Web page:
The last time you ate dinner with family, you were rather frustrated. Not because of any intra-family drama (though there’s always a little bit of that). No, the source of the stress was simple: it was loud, and you couldn’t hear anything. So you didn’t get the opportunity to ask about Dave’s new kitten or Sally’s new career. And that was really irritating. You try to play it off as if the room’s acoustics are to blame. But you can’t totally discount the idea that maybe your hearing is starting to go bad.
It’s not usually suggested to self diagnose hearing loss because it’s incredibly difficult to do. But there are some early warning signs you should keep on your radar. When enough of these red flags pop up, it’s worth making an appointment to get a hearing test.
Early signs of hearing loss
Not every symptom and sign of hearing loss is evident. But you could be dealing with hearing loss if you can relate to any of the items on this list.
Some of the most common initial signs of hearing loss could include:
- A friend notices that your media devices are getting increasingly louder. Maybe you keep turning the volume up on your cell phone. Or perhaps, your TV speakers are maxed out. Normally, you’re not the one that notices the loud volume, it’s your kids, maybe your neighbor, or your friends.
- You find that some sounds become oppressively loud. You may or may not encounter this but if you do, keep in mind that it can be an early warning of hearing loss. If particular sounds become oppressively loud (especially if the problem doesn’t resolve itself in short order), that could be an early hearing loss symptom.
- When you’re in a crowded loud setting, you have trouble hearing conversations. This is frequently an early sign of hearing loss.
- You hear ringing in your ears: Ringing in your ears is called tinnitus (and, technically, tinnitus can be other sounds too: screeching, buzzing, humming, thumping, and so on). If you experience ringing or other chronic noises in your ears, a hearing exam is your best bet because tinnitus, though it’s frequently an early warning of hearing loss, can also indicate other health problems.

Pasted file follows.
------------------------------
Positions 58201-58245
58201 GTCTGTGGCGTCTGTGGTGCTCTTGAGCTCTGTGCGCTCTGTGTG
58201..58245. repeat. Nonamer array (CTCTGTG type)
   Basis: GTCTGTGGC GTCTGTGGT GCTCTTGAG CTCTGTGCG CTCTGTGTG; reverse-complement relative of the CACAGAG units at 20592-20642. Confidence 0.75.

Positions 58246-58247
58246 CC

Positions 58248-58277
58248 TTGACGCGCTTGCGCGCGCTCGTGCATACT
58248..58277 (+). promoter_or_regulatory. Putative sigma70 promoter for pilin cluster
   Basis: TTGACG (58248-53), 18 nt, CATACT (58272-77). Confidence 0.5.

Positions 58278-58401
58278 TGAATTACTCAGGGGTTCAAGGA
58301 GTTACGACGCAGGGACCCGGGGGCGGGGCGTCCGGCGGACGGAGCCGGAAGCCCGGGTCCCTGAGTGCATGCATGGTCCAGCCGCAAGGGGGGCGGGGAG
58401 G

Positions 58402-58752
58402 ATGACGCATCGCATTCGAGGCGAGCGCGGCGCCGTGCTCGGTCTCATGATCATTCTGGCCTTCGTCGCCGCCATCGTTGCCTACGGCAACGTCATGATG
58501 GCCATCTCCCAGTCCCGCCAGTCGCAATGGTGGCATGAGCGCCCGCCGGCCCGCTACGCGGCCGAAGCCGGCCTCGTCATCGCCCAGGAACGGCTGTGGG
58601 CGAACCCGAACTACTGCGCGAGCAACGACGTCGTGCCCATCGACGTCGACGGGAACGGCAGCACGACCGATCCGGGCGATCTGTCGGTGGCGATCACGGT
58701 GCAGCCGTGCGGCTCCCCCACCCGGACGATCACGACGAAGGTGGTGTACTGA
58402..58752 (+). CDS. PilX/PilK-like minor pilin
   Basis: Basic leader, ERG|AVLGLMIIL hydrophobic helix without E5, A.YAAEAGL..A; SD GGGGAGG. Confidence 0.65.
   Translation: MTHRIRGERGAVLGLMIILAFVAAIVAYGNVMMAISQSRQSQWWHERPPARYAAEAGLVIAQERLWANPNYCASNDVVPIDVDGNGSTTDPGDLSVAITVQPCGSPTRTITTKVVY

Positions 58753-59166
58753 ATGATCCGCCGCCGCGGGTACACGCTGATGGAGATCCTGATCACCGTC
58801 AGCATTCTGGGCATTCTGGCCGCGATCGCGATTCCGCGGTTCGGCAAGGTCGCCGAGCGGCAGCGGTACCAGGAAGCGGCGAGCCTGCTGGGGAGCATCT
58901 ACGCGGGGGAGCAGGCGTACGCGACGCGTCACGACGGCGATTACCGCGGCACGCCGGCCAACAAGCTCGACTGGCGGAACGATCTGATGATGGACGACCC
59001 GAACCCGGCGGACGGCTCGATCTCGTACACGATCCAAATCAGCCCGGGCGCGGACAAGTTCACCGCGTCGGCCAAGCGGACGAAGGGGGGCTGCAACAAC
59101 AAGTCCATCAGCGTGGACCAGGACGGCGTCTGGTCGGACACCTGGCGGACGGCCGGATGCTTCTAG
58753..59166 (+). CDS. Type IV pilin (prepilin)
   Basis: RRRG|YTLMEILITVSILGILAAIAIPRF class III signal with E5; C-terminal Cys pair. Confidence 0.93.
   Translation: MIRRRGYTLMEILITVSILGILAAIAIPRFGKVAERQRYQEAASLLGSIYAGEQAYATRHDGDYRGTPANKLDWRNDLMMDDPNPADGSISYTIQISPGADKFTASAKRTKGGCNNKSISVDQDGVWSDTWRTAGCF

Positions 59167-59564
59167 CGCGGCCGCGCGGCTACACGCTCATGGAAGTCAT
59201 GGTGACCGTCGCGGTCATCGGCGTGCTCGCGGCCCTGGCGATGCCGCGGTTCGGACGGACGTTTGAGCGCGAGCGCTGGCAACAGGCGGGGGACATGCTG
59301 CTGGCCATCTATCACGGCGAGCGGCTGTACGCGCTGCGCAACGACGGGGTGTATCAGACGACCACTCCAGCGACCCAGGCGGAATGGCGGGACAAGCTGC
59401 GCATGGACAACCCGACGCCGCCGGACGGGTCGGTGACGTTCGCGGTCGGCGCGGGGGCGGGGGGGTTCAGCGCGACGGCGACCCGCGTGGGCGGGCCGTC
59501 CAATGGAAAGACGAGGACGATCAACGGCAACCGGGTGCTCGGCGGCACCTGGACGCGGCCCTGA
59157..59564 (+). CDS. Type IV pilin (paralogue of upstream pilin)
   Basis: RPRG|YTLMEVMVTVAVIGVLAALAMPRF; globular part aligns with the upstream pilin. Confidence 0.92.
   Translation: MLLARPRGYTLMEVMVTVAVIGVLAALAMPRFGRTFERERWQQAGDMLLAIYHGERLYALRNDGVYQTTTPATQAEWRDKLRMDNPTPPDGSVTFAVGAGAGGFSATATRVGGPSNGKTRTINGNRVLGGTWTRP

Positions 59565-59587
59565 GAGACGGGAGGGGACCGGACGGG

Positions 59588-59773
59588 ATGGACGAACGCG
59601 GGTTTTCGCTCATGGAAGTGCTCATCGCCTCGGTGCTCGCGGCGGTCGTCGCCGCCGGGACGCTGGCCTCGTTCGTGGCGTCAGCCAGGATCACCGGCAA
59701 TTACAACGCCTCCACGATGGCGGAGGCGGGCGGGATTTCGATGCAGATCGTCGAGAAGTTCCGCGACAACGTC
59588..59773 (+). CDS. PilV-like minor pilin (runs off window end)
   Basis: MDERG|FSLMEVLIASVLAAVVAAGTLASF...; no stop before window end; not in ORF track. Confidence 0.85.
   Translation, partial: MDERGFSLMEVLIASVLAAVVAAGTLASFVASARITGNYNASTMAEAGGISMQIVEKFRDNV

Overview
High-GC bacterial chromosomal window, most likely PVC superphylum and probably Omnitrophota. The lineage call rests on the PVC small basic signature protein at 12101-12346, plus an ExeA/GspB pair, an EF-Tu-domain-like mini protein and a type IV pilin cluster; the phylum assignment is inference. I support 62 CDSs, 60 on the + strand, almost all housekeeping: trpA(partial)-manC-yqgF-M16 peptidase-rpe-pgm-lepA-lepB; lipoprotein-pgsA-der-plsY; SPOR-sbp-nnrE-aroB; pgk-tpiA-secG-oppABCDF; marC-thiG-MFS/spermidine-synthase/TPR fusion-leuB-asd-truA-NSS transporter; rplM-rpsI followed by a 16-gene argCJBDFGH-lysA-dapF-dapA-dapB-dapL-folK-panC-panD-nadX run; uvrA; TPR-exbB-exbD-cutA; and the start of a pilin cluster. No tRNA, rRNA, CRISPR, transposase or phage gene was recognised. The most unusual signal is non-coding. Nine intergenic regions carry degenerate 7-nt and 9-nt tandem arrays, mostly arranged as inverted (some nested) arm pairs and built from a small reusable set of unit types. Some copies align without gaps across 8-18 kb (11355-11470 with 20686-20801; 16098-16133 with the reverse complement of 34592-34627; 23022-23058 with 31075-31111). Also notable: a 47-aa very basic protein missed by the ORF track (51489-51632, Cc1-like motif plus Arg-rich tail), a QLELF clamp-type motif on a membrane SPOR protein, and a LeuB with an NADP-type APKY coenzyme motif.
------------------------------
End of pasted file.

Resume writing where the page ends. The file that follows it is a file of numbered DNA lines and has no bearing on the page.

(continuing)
- You notice it’s difficult to understand particular words. This symptom occurs when consonants become hard to hear and distinguish. Usually, it’s the sh- and th- sounds that are garbled. In some cases, it’s the s- and f-sounds or p- and t-sounds that get lost.
- You have difficulty hearing high-pitched sounds. Perhaps you find your tea kettle has been screeching for five minutes without your knowledge. Or maybe, you never even notice the doorbell ringing. Hearing loss usually impacts particular frequencies normally higher pitched frequencies.
- You keep asking people to repeat themselves. This is particularly true if you’re asking multiple people to slow down, say something again, or speak up. This early sign of hearing impairment may be happening without you even noticing.
- It’s suddenly very challenging to make out phone calls: People do a lot of texting these days, so you might not talk on the phone as much as you once did. But if you’re having difficulty understanding the phone calls you do get (even with the volume turned all the way up), you might be experiencing another red flag for your hearing.
Get a hearing assessment
You may have one or more of these early warnings but the only real way to know the health of your hearing is to get a hearing test.
You might be dealing with hearing loss if you are experiencing any one of these symptoms. And if any impairment you may have, a hearing evaluation will be able to tell you how far gone it is. Once we determine the degree of hearing loss, we can determine the best course of treatment.
This will help you have a much more enjoyable time at that next family get-together.